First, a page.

The Federal Reserve on Thursday voted to maintain its unprecedented support for the U.S. recovery, leaving a key interest rate unchanged amid gathering clouds over the global economy.
In an official statement, the nation’s central bank said the job market is recovering and hiring is “solid.” But it expressed concern that inflation remains too low and exports have weakened. Meanwhile, the risk is building that turmoil overseas will drag down growth in America.
"Recent global economic and financial developments may restrain economic activity somewhat and are likely to put further downward pressure on inflation in the near term," the central bank's official statement read.
The decision to keep the Fed’s benchmark interest rate at zero amounts to a recognition that the robust recovery central bank officials had hoped for when they launched into an uncharted era of easy money during the throes of the 2008 financial crisis has yet to materialize. The Fed has repeatedly pushed back the goal line as the economy failed to deliver. Seven years after the central bank cut its target rate to zero, Fed officials believe the recovery is not yet ready to stand on its own.
At the press conference that followed the rate announcement Thursday afternoon, Fed Chair Janet Yellen said that a rate hike was still likely by the end of the year. But she reiterated that though “domestic developments have been strong, we want to see continued improvement in the labor market," and the central bank would like "to bolster our confidence that inflation will move toward" the Fed’s 2 percent target before a rate hike.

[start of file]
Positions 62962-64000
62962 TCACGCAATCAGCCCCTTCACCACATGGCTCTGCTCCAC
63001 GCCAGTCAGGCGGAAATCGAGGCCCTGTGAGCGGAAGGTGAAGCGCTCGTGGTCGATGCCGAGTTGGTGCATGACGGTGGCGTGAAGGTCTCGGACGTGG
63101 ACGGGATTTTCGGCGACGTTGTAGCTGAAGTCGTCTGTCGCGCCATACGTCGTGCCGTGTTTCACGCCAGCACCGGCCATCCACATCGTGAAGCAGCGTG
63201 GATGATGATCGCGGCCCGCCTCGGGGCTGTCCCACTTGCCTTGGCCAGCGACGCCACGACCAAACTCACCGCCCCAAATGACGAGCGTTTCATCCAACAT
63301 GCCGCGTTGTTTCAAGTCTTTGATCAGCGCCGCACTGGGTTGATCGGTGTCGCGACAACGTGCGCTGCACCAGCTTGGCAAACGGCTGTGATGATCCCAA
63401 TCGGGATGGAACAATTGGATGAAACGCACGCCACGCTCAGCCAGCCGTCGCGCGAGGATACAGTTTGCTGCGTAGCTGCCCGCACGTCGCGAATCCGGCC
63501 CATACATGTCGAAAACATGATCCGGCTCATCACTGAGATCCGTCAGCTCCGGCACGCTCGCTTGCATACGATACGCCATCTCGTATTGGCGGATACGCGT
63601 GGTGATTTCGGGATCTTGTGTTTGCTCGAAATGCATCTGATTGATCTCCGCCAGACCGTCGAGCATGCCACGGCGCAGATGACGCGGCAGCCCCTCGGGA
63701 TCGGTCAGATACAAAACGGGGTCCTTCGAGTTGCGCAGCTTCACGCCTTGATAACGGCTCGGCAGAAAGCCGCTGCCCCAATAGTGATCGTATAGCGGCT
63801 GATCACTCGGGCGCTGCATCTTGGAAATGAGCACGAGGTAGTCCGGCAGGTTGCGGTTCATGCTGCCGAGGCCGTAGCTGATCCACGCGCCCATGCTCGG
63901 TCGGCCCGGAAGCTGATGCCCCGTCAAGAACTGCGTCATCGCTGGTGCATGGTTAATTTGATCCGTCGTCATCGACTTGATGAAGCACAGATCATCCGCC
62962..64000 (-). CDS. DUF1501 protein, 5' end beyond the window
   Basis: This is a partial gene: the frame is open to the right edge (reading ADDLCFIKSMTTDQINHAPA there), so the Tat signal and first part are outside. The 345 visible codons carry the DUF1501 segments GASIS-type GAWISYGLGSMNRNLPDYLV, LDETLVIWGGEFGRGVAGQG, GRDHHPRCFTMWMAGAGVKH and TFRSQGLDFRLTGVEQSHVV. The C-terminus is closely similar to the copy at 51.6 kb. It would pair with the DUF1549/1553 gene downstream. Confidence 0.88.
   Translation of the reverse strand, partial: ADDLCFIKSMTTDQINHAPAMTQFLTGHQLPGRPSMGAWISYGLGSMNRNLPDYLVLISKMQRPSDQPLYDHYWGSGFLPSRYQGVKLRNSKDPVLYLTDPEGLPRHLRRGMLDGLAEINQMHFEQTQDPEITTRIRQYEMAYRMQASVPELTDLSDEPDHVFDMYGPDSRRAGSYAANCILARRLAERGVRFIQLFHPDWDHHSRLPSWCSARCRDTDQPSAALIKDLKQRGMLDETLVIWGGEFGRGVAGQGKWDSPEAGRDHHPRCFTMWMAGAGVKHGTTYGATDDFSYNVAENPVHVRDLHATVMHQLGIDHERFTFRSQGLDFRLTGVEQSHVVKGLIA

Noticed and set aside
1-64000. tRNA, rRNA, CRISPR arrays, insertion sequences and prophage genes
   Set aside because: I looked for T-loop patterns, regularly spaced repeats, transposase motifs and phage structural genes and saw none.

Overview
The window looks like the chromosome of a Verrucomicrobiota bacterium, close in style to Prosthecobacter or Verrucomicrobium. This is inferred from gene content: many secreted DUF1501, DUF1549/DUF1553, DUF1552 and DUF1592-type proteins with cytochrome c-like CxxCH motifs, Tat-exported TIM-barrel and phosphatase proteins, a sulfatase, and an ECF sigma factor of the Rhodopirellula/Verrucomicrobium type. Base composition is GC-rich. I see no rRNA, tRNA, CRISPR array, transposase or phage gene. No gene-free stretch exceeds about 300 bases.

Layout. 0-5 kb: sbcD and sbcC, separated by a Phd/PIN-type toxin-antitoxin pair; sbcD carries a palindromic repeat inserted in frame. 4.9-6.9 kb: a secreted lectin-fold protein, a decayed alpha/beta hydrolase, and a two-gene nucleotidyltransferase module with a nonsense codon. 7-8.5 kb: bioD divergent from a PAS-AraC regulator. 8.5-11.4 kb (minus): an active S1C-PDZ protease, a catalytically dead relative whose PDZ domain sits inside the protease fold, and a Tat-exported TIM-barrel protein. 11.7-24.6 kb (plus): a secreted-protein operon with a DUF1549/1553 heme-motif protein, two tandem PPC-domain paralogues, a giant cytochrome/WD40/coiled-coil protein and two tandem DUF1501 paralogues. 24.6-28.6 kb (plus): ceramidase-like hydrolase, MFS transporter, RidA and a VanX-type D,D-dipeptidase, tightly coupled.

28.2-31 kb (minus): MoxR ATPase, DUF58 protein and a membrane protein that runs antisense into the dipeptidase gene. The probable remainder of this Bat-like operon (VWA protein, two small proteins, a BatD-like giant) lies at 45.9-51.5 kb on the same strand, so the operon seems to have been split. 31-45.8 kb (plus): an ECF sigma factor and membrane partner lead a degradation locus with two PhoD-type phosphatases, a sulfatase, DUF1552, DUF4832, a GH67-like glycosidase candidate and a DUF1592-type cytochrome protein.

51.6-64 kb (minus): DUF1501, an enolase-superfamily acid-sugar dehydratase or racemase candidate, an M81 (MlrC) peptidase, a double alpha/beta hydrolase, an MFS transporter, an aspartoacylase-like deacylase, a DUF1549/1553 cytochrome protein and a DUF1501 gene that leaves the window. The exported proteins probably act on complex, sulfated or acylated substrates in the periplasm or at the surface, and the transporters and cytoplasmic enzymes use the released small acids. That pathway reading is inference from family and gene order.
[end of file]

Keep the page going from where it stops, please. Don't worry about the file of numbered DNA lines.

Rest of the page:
“We have very large drags from energy prices and import prices," Yellen said, adding that the central bank views those as transitory. As the labor market heals, "we will see further upward pressure on inflation," she said. “We expect to achieve our 2 percent goal over the medium term.”
Markets grew volatile immediately after news of the rate hold, going flat by the end of Yellen's press conference. The Dow Jones Industrial average closed down 0.4 percent and the Standard & Poor’s index closed down about 0.3 percent on Thursday.
Documents released by the Fed show most of the Fed's top brass now anticipate increasing rates only once this year, instead of twice. A growing minority think the central bank should not raise its benchmark rate this year at all, and one suggested it should stimulate the economy even more by taking the rate negative.
Three officials are advocating a 2016 liftoff, while one person pinned 2017 as the date -- longer than anyone has suggested so far.
“Even though the summer stresses in financial markets have abated, the impact of the intense market volatility on domestic economic activity is yet to fully play out,” Millan Mulraine, deputy chief U.S. macro strategist at TD Securities, wrote in a research note.
The Fed lowers its target rate when it wants to stimulate the economy by encouraging businesses and consumers to spend. It hikes when the economy begins to grow too quickly and inflation picks up, making saving money more attractive.
Timing, however, is crucial. If the Fed moves too soon, it risks undercutting the recovery’s momentum. Waiting too long could stock dangerous financial bubbles.